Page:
Each of the sidewalls 24, 26, 28 and 30 is an inflatable cell which is provided with a valve for inflation and deflation thereof. Only the valves 38 and 40 for walls 24 and 26 are visible in FIG. 1, but it will be understood that walls 28 and 30 also have valves.

The construction of each inflatable cell will be described with reference to FIG. 2 wherein a sectional view of sidewall 26 is shown. The cell that forms sidewall 26 is made of flexible material including two relatively large sheets 42 and 44 which are spaced apart and parallel to each other when the cell is inflated. Preferably, the sheets 42 and 44 are made of a strong fabric such as nylon which is coated or impregnated with a sealing material such as Neoprene. The sheets 42 and 44 are interconnected throughout their area by a large number of short threads 46 which are attached at their opposite ends to the sheets 42 and 44. The threads 46 are flexible and allow the sheets 42 and 44 to collapse when the cell is deflated. However. when the cell is inflated, the threads 46 limit spreading of the sheets 42 and 44 to the positions shown in FIG. 2. Thus, a substantial air pressure can be built up inside the cell with the threads 46 retaining the sheets 42 and 44 against spreading so that the cell has substantial structural strength.

The upper edges 48 and the lower edges 50 of the sheets 42 and 44 are connected together respectively by flexible bindings 52 and 54. It may be seen that binding 52 overlaps the edges 48 and the overlapping edges are cemented together in an airtight manner. Similarly, binding 54 overlaps the edges 50 and is cemented thereto. The other edges of the cell have similar bindings attached thereto so that the cell is a completely sealed enclosure. The material of the bindings may be the same as or similar to that of the sheets 42 and 44. All of this material must be airtight.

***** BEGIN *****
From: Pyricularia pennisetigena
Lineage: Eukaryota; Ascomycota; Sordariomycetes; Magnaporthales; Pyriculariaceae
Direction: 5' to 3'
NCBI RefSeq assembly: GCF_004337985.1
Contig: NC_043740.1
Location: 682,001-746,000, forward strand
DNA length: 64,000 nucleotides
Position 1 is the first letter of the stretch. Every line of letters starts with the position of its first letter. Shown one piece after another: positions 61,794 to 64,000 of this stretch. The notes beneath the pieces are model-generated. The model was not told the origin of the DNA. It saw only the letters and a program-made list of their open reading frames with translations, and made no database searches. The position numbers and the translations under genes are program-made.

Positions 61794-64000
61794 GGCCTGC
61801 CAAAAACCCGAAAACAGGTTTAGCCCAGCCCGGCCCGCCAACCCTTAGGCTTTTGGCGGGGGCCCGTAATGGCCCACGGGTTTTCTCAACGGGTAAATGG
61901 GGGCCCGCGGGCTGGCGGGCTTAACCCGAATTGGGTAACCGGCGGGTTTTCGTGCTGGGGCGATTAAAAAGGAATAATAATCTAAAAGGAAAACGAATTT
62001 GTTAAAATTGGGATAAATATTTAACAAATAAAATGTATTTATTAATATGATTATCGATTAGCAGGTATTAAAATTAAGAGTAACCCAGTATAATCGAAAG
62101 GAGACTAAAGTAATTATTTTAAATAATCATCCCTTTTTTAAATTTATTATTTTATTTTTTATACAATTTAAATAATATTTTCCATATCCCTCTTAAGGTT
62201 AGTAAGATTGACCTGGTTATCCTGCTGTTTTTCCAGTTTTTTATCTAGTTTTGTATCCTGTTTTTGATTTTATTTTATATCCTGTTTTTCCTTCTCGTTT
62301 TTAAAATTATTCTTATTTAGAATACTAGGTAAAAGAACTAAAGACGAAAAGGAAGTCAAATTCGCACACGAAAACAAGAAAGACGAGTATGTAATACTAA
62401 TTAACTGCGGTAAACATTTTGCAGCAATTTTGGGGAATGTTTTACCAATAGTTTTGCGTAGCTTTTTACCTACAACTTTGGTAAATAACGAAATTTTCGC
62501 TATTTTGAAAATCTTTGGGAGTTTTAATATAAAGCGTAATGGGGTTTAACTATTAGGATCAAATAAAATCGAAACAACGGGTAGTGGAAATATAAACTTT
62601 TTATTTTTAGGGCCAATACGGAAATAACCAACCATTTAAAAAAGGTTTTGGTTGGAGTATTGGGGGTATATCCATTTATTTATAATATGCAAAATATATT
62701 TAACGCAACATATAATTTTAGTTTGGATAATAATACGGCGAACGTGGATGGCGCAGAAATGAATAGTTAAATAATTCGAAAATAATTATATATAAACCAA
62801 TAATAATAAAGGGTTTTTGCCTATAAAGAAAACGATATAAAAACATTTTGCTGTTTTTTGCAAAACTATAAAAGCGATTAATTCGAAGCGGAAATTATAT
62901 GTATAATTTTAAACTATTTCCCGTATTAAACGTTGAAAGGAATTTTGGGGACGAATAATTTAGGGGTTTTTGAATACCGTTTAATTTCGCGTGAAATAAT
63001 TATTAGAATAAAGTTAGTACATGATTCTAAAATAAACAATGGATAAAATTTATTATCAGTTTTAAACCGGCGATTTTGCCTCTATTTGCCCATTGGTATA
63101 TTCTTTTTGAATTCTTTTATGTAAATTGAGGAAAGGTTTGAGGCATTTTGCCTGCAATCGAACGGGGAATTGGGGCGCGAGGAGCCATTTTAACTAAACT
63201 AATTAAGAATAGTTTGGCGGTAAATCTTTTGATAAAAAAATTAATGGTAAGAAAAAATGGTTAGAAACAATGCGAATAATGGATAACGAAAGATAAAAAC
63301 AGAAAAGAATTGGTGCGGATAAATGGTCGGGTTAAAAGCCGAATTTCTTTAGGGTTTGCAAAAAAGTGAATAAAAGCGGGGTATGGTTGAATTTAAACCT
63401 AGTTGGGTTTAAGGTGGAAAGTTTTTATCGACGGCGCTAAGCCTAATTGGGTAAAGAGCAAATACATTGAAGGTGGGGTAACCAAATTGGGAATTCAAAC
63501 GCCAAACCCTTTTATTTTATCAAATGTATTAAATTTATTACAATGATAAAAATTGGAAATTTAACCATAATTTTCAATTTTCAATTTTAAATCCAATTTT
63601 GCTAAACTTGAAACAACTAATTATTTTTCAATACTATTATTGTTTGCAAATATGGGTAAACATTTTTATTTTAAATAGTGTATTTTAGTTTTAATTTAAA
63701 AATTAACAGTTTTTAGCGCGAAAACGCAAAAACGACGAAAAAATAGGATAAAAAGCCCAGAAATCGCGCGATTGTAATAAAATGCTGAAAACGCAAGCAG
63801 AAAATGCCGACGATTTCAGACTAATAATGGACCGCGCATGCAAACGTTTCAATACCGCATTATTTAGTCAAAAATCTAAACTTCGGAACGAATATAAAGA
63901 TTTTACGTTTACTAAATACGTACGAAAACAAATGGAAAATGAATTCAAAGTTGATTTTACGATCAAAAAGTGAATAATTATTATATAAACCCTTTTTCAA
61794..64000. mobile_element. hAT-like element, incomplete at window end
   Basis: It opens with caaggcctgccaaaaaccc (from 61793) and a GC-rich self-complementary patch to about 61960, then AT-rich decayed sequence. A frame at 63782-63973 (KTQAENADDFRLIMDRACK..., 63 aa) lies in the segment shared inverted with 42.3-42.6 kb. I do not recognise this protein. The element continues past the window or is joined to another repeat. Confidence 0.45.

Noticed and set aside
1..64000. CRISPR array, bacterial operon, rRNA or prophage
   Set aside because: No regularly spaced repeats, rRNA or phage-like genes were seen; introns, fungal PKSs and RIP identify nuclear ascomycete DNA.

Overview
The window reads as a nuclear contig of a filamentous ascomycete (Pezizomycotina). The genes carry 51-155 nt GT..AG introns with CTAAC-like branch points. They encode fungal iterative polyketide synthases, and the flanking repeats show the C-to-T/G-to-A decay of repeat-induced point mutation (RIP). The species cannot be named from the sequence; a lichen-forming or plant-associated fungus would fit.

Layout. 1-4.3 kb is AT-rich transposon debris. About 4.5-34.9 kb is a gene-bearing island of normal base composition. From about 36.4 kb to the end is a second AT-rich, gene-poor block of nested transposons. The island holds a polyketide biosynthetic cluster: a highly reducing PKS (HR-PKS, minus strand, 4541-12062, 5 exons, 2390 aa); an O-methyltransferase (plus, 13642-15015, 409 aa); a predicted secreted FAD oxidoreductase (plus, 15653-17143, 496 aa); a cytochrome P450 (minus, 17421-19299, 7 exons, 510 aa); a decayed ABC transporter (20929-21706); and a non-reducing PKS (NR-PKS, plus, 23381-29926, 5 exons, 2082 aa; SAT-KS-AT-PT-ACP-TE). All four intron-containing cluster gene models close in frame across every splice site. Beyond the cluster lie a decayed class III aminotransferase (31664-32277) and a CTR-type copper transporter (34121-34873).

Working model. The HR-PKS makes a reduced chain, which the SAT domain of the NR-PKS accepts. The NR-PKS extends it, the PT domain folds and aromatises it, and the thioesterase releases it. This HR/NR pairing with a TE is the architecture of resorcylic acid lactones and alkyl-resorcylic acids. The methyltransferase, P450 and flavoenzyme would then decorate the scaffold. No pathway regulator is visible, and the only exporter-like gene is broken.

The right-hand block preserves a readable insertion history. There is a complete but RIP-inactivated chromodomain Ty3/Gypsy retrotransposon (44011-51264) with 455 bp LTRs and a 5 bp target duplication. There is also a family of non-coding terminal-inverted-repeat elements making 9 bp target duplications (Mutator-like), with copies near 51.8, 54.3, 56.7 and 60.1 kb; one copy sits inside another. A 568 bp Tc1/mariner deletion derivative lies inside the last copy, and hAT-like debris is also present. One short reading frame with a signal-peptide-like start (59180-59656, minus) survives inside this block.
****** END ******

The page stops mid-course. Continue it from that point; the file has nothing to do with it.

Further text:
The bottom of the sidewall 26 is fastened to the base panel 22 by means of a flexible strip 56 and screws 60. The strip 56 is cemented to the binding 54, and if desired to the sheet 44, and a portion of strip 56 extends inwardly of the container over the top surface of panel 22. The inner portion of the strip 56 is provided with grommets 62 at spaced intervals and the screws 60 extend through the grommets into the panel 22. The other walls 24. 28 and 30 are similarly attached to the base panel 22 by means of strips 64, 66 and 68 fastened down by additional screws 60.

The comers of the walls 24, 26, 28 and 30 are connected together as shown in FIG. 3 by additional flexible strips. The inner strips 70, 72, 74 and 76 are each connected to the inside surfaces of two adjoining walls, and the outer strips 78, 80, 82 and 84 are each connected to the outside surfaces of two adjoining walls. All of these strips are cemented to the appropriate surfaces of the walls, and they are flexible to facilitate collapsing of the walls when they are deflated. The various strips may be made of a suitable strong fabric material.

With the container in the inflated condition shown in FIG. 1, it is apparent that cargo may be loaded into the container and confined by the walls of the container. For storage of the container or for shipment of an empty container, the walls may be deflated and collapsed onto the base panel 22 of the container. The cover 32 may also be placed on top of the collapsed walls on the base 22 and ties may be used to secure the parts together. It would be possible to hinge the base 22 and the cover 32 at one or more places to permit folding of these members.

FIGS. 4 through 8 illustrate another embodiment of the invention. Referring first to FIG. 5, there is shown a container 100 consisting of a rigid base panel 102 having legs 104 and 106, four upright sidewalls 108, 110, 112 and 114 and a rigid cover 116 which has been shown broken away. The sidewalls are inflatable as in the embodiment of FIG. 1, and the sidewalls are provided with valves, only two of the valves, 118 and 120, being visible.